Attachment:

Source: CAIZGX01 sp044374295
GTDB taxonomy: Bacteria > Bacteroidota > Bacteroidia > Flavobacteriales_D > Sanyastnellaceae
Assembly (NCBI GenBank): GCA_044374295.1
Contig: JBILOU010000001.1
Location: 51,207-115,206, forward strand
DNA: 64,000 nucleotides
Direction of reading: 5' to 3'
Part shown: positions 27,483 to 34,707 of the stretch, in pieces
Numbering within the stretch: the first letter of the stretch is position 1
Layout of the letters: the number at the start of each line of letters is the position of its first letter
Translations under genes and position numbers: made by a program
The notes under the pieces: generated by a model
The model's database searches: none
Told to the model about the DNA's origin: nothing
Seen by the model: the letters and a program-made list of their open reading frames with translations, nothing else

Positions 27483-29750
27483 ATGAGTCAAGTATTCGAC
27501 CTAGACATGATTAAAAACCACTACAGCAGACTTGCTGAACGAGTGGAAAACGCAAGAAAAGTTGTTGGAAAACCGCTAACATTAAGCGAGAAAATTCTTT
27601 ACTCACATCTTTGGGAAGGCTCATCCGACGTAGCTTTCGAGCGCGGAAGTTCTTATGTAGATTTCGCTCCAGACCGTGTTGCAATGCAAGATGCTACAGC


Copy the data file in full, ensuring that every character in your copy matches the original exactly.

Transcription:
Source: CAIZGX01 sp044374295
GTDB taxonomy: Bacteria > Bacteroidota > Bacteroidia > Flavobacteriales_D > Sanyastnellaceae
Assembly (NCBI GenBank): GCA_044374295.1
Contig: JBILOU010000001.1
Location: 51,207-115,206, forward strand
DNA: 64,000 nucleotides
Direction of reading: 5' to 3'
Part shown: positions 27,483 to 34,707 of the stretch, in pieces
Numbering within the stretch: the first letter of the stretch is position 1
Layout of the letters: the number at the start of each line of letters is the position of its first letter
Translations under genes and position numbers: made by a program
The notes under the pieces: generated by a model
The model's database searches: none
Told to the model about the DNA's origin: nothing
Seen by the model: the letters and a program-made list of their open reading frames with translations, nothing else

Positions 27483-29750
27483 ATGAGTCAAGTATTCGAC
27501 CTAGACATGATTAAAAACCACTACAGCAGACTTGCTGAACGAGTGGAAAACGCAAGAAAAGTTGTTGGAAAACCGCTAACATTAAGCGAGAAAATTCTTT
27601 ACTCACATCTTTGGGAAGGCTCATCCGACGTAGCTTTCGAGCGCGGAAGTTCTTATGTAGATTTCGCTCCAGACCGTGTTGCAATGCAAGATGCTACAGC